Aruba and Curaçao thankful, but not entirely happy

Aruba and Curaçao thankful, but not entirely happy

Wever-Croes and Rhuggenaath with then St. Maarten Prime Minister Leona Romeo-Marlin


WILLEMSTAD/ORANJESTAD—Many in Curaçao and Aruba are not entirely happy with the loans the Netherlands wants to give the Dutch Caribbean countries in acute budgetary assistance due to the COVID-19 crisis.

  Aruba can borrow about 21 million euros but had asked for a grant of about 200 million euros. Prime Minister of Aruba Evelyn Wever-Croes initially said she could not agree with the low amount, but later stated that she appreciated the liquidity support.

  Other local politicians expressed their frustration. They say The Hague does not understand that 80 per cent of the island is dependent on tourism and that almost all income has been lost due to the coronavirus pandemic. They feel disadvantaged in the kingdom.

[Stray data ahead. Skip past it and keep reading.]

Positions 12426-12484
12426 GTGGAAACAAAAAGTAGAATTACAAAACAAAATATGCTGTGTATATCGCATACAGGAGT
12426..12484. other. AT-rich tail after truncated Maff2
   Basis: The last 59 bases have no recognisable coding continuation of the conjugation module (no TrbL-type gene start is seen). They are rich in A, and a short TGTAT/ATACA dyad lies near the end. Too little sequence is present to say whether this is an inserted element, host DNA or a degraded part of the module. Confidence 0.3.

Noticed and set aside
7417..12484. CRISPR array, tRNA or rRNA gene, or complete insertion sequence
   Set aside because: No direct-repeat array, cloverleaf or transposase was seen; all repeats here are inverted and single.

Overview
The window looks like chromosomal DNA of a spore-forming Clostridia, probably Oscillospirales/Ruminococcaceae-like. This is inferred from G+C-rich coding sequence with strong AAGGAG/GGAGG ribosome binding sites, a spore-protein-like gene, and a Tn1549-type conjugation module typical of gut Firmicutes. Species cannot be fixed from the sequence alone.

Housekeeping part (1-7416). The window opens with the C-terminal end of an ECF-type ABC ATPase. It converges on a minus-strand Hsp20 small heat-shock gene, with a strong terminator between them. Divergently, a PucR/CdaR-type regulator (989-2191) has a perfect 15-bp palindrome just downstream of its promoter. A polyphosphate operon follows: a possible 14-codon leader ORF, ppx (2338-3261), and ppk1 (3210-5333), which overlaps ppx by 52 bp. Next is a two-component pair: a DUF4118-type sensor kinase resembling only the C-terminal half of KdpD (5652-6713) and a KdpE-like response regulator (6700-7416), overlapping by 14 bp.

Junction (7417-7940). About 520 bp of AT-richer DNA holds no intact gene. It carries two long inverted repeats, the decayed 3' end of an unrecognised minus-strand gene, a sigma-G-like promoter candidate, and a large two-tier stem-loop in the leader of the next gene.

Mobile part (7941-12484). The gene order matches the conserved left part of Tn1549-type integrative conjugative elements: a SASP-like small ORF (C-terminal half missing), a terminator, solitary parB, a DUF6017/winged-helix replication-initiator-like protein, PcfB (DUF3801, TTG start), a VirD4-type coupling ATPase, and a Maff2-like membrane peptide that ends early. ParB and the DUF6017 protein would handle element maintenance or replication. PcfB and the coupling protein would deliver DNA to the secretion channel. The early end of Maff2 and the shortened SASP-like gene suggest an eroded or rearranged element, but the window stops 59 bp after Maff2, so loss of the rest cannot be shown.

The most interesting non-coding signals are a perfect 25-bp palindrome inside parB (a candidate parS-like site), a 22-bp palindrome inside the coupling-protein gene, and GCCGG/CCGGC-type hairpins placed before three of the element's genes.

Curaçao business owners also want more help from the Netherlands. They fear an increase in unemployment from 20 to 50 per cent.

  Dutch Home Affairs and Kingdom Relations Interior Minister Raymond Knops announced last Thursday that Aruba, Curaçao and St. Maarten will receive soft loans in addition to medical aid and, where necessary, help from Defence Forces for the protection of public order.

  Curaçao had requested more than 393 million euros but will receive a loan of 90 million. St. Maarten asked for a grant of 126 million euros and got 25 million in pending liquidity support.

  In Aruba and Curaçao these days social media have referred to the large fundraising campaigns that were held on the islands when the Netherlands was hit by the mass flood of 1953. Images of newspaper articles from that time are shared via Facebook and WhatsApp.

 Curaçao's Prime Minister Eugene Rhuggenaath also mentioned these actions in 1953 as an example of the solidarity he expected.







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